University of Wisconsin–Madison
Spatial Analysis For Conservation and Sustainability

Failed despots and the equitable distribution of fitness in a subsidized species

Download Brunk et al_2022_Failed despots and the aquitable distribution of fitness in a subsidized species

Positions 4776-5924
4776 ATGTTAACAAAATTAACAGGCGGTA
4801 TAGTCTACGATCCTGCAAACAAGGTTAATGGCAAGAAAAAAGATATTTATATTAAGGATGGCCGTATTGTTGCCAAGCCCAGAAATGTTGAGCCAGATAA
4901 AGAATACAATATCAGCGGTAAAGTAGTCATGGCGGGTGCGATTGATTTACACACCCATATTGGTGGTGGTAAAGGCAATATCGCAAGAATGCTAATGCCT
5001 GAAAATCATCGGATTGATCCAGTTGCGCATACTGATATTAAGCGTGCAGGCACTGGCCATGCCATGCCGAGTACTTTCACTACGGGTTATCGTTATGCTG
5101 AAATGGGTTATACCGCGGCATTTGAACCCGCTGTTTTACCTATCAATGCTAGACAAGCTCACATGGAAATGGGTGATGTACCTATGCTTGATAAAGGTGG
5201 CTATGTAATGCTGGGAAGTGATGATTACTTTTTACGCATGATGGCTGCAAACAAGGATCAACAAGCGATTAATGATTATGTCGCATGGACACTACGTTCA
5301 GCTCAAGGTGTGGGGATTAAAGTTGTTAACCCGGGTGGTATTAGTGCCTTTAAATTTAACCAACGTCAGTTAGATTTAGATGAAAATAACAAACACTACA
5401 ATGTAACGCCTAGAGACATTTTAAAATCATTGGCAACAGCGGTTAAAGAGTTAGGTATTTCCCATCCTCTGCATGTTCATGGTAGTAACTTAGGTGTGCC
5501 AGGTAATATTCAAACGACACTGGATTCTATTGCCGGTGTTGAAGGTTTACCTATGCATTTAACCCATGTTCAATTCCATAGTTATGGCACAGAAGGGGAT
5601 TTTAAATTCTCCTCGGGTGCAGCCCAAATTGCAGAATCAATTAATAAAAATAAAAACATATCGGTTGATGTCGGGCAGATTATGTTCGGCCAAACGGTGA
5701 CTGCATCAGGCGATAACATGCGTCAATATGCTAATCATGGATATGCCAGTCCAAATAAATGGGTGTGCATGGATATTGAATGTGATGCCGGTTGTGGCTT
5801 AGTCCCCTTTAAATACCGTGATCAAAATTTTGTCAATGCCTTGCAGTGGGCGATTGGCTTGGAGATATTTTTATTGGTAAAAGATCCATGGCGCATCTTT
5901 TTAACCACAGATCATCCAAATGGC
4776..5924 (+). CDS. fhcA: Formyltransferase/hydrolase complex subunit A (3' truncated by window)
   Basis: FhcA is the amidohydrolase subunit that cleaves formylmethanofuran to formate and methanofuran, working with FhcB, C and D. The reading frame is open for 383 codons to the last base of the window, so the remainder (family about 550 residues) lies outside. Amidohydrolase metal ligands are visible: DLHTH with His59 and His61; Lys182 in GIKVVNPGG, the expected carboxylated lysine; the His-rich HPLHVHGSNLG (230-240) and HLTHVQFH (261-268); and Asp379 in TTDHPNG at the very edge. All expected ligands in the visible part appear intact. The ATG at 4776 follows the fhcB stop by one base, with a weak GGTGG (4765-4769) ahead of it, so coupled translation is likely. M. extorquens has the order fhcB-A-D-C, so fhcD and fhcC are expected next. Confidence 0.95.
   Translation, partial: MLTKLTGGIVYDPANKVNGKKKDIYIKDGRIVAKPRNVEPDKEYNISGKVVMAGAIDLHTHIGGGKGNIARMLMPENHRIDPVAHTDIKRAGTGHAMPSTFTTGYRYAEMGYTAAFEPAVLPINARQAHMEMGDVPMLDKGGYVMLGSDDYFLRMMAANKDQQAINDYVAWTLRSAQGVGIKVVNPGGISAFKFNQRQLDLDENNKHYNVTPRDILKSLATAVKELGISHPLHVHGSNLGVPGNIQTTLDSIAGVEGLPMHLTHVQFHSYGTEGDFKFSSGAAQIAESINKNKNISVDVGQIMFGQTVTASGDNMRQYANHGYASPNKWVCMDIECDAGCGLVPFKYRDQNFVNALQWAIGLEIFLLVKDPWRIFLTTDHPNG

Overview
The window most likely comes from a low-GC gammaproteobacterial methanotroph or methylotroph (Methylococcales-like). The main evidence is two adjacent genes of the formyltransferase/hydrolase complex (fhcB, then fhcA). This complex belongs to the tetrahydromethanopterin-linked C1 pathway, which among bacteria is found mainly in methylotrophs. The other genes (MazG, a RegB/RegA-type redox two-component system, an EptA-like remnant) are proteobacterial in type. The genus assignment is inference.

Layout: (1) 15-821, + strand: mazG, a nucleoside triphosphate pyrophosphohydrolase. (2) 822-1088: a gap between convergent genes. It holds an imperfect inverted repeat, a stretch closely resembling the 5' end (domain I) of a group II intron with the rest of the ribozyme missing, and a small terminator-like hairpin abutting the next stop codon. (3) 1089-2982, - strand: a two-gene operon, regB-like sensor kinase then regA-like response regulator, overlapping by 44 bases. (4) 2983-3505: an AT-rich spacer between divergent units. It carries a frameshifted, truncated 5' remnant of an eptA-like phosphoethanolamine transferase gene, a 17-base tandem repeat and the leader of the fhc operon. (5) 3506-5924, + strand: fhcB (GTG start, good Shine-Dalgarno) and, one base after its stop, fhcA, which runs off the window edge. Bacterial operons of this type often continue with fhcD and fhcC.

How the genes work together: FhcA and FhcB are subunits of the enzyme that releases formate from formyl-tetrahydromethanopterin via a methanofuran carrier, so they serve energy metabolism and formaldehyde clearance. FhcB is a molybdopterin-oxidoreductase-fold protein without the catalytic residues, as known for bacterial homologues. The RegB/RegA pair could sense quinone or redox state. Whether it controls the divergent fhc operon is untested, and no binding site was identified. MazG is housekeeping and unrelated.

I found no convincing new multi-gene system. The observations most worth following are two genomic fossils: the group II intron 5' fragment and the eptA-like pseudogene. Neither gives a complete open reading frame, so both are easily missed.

Territorial species are often predicted to adhere to an ideal despotic distribution and under-match local food resources, meaning that individuals in high-quality habitat achieve higher fitness than those in low-quality habitat. However, conditions such as high density, territory compression, and frequent territorial disputes in high-quality habitat are expected to cause habitat quality to decline as population density increases and, instead, promote resource matching. We studied a highly human-subsidized and under-matched population of Steller’s jays (Cyanocitta stelleri) to determine how under-matching is maintained despite high densities, compressed territories, and frequent agonistic behaviors, which should promote resource matching. We examined the distribution of fitness among individuals in high-quality, subsidized habitat, by categorizing jays into dominance classes and characterizing individual consumption of human food, body condition, fecundity, and core area size and spatial distribution. Individuals of all dominance classes consumed similar amounts of human food and had similar body condition and fecundity. However, the most dominant individuals maintained smaller core areas that had greater overlap with subsidized habitat than those of subordinates. Thus, we found that (1) jays attain high densities in subsidized areas because dominant individuals do not exclude subordinates from human food subsidies and (2) jay densities do not reach the level necessary to facilitate resource matching because dominant individuals monopolize space in subsidized areas. Our results suggest that human-modified landscapes may decouple dominance from fitness and that incomplete exclusion of subordinates may be a common mechanism underpinning high densities and creating source populations of synanthropic species in subsidized environments.